This article focuses on using dashboards in monthly financial presentations for stronger decision-making.
Image taken from Shutterstock.
Graphics are everywhere. They are literally everywhere we go, filling our kitchen pantries and even the clothes we wear. Red Crow Marketing Inc. mentions that “digital marketing experts estimate that most Americans are exposed to around 4,000 to 10,000 advertisements each day.” If we’re drawn to visuals, doesn’t it make sense to apply visuals to your financial reports and presentations? Think about receiving multiple pages of spreadsheets full of data. Is this how you best extract your financial analysis at the end of every month? This is where a dashboard comes in handy. Dashboards are defined as charts, graphs, and scorecards that convey data trends, successes, and problem areas with key performance indicators (KPIs), whether you are looking at a store, region, product, and a corporate department in particular, or the entire organization. A dashboard presents key data from various financial and operational sources on a single page, and uses graphs and tables to summarize a large amount of data. In this article, Solver Controller Gina Louie will talk about her experiences in presenting month-end financial presentations to the management team.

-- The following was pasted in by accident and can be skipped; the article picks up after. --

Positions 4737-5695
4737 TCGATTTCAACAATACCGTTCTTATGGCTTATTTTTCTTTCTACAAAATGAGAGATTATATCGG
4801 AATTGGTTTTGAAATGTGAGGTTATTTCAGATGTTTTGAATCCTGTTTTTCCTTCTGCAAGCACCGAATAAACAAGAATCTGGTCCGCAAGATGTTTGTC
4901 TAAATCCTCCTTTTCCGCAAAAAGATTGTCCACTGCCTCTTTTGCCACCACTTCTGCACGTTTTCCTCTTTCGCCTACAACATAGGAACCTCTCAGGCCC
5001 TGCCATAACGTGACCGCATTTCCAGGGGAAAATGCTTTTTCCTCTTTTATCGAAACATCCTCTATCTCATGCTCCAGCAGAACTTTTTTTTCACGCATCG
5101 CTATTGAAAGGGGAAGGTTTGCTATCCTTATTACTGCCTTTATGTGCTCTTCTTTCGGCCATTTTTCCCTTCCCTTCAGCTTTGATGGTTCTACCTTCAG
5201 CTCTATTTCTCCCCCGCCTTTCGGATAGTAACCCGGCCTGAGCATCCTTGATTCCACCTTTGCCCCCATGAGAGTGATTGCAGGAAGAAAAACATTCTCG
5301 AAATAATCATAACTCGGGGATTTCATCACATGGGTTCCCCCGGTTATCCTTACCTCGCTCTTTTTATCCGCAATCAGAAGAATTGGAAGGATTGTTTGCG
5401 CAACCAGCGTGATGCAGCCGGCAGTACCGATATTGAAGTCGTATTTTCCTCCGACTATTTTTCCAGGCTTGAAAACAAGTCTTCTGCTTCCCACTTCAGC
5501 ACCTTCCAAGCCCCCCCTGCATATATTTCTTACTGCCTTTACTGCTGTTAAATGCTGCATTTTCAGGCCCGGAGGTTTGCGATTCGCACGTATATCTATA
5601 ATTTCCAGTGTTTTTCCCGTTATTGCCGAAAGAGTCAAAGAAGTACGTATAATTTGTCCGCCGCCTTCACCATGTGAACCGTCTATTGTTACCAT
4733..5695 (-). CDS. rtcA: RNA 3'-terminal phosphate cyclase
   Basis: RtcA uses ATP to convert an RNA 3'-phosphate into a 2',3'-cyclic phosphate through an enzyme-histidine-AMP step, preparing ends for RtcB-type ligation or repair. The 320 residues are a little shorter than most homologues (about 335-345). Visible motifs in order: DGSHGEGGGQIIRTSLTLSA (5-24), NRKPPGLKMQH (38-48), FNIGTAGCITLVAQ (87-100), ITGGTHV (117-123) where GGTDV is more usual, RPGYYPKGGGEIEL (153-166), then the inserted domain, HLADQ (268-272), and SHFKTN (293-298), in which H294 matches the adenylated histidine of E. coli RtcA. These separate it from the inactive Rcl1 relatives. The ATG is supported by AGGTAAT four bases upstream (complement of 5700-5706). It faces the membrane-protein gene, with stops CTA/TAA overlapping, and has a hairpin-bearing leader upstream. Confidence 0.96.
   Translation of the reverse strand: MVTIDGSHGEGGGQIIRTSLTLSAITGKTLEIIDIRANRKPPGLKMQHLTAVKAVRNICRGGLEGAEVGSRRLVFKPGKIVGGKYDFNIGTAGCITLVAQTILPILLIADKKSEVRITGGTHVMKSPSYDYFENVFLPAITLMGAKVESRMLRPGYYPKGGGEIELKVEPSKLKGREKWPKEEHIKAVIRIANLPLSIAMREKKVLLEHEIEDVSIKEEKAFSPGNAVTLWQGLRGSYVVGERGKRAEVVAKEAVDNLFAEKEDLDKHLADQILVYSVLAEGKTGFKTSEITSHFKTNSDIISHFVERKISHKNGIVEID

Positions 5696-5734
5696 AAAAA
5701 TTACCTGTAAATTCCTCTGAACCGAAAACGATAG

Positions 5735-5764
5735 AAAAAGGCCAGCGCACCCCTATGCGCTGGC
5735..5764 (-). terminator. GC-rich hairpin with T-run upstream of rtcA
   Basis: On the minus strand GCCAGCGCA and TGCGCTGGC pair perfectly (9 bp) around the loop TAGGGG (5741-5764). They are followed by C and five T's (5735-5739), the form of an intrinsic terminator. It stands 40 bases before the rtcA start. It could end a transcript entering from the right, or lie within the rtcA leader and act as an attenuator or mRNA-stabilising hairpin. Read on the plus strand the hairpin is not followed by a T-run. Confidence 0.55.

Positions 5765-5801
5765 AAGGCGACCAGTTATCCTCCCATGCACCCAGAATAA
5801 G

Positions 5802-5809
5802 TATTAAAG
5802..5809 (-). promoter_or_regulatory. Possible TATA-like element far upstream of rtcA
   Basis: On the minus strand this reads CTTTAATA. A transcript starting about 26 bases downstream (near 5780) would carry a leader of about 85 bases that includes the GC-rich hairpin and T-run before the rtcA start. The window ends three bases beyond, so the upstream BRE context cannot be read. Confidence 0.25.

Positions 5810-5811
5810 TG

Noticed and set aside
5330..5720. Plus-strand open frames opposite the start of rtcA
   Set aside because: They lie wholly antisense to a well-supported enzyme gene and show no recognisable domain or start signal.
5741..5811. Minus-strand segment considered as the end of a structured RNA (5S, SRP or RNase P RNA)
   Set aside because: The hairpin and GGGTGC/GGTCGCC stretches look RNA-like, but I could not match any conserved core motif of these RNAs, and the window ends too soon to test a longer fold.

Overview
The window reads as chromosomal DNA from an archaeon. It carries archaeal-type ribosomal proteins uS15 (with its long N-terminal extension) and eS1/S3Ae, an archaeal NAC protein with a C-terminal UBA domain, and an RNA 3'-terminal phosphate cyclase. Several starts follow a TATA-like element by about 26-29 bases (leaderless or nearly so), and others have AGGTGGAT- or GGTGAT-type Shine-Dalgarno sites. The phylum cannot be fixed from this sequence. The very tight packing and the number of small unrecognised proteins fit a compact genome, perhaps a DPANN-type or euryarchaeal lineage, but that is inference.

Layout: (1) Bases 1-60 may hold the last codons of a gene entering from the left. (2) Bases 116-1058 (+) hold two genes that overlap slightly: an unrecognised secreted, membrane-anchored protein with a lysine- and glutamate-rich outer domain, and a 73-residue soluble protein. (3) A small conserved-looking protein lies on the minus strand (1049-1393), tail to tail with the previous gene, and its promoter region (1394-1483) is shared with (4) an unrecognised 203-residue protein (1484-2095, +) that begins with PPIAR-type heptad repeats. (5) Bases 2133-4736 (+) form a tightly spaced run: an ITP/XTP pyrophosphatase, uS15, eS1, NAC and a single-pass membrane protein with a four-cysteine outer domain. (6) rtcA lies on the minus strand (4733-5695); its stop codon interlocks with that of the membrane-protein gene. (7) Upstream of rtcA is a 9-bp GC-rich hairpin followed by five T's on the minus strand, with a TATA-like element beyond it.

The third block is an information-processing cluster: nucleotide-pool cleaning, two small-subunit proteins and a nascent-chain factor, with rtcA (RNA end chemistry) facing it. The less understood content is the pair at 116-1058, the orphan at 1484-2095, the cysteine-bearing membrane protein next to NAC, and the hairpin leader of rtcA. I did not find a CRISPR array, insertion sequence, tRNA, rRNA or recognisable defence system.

This article focuses on the importance of the drill-down function in your reporting tool.
Have you looked at the summary page on your bank statement and not been able to recall a transaction you made? Or has your department made a large transaction and nobody in your team was able to figure out what the company’s money was spent on? This is where a drill-down feature in your reporting will benefit you. A drill-down is a feature that can be found in your reporting tool, and it allows the end user to see details of the transactions the user is reporting from. If you are relying on Microsoft Dynamics NAV for your business, this article will focus on what you need to know regarding drill-down features to expand your reporting processes. Continue reading →
This article will highlight the top 5 corporate performance management trends for 2017, zooming in on features and functionalities and looking at the bigger picture roadmap for the marketplace.